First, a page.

In the 2005 spring semester, as part of a general education course at Montclair State University, Global Issues III: International Justice and Human Rights, team-taught by Mark and Professor David Dodd, Director of the Justice Studies Program, students wrote to Lori inquiring about several social justice and human rights issues. One student asked Lori specifically, "what advice would you give to college students?" Lori's response appears below.

Question from Heather C.:

What advice could you give to college students?

Response from Lori B.:

This should actually be a very long answer, because I think there are a lot of things that young people can and should think about, but I'll try to summarize them in a few basic thoughts.


The world operates today in bizarre ways: Natural resources are carelessly depleted; the environment is ruined; people starve to death while subsidized agriculture-stored goods are destroyed to avoid affecting prices; and countries are bombed to the ground to later have private companies be used to reconstruct them. All of these contradictory situations can't go on eternally.

I wish that 9/11, in all of its horror and sadness, could have at least created consciousness in the U.S. population that something is not going well, and that we should all think about how we can all work together, all peoples of this world, so that situations like that never happen again.

However, it didn't occur. The U.S. invaded Afghanistan and Iraq, and hundreds of thousands of people have either died or have been directly affected by these invasions -- and, in the latter case, it was all based upon a lie, of supposed weapons of mass-destruction.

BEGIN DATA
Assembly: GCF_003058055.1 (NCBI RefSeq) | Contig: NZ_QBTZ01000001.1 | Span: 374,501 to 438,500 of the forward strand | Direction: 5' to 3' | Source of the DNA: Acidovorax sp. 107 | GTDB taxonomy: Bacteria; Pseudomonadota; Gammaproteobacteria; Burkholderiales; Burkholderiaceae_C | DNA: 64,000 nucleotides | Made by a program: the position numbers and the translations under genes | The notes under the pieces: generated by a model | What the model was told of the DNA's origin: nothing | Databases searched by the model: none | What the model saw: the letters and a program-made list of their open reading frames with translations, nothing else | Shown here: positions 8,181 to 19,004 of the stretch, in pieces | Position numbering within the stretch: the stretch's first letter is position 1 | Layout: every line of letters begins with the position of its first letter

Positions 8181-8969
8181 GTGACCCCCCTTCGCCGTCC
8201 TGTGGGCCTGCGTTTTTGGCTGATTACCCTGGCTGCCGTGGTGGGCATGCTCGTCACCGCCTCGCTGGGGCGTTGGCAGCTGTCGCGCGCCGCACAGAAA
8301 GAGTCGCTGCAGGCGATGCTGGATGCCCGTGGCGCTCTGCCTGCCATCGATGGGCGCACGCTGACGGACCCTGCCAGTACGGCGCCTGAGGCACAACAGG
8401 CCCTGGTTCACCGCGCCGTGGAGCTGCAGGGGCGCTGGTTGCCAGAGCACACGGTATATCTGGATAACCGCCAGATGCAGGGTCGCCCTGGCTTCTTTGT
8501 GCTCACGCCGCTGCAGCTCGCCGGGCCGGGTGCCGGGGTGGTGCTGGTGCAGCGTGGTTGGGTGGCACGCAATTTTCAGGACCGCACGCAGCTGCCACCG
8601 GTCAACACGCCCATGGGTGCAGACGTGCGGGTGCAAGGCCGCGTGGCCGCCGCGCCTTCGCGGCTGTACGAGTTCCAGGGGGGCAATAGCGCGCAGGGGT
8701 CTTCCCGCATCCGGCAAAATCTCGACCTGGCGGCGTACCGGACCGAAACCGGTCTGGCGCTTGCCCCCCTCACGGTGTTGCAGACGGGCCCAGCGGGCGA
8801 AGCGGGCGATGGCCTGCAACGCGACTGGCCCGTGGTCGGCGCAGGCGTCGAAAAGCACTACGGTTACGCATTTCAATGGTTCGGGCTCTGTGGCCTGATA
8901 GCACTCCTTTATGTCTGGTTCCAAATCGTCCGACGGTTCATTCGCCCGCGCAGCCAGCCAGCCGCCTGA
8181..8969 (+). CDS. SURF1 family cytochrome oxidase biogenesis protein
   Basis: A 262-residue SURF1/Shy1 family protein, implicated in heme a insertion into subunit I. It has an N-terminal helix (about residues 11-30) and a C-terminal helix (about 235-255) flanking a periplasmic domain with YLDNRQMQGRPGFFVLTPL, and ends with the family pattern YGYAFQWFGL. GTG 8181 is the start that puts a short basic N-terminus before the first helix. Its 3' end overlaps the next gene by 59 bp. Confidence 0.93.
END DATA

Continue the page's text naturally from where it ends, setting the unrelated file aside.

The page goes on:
I think that it's in young people's hands to learn about things, to question what makes no sense, to remember that the world is much bigger, much more beautiful than the frontiers of the U.S., and that the U.S. isn't "America." America is two continents, from Canada to the southern cone of Argentina and Chile, and that the American continents are part of a big and beautiful world that we will wind up destroying if we don't look to change the way we relate to one another and to the world itself.

I'd say read, inquire, doubt, investigate, dream -- but don't sit still, and don't believe that just because the U.S. is the most powerful country on the globe right now, that everything it did to become so was right, and that everything it does to try to remain as such is also right. Human values, brotherly love and solidarity are more important than greed. There's a lot to do if this world is to continue functioning. Please do something to make it a better place.

Lori Berenson
Penal de Huacariz
Cajamarca, Perú
23 April 2005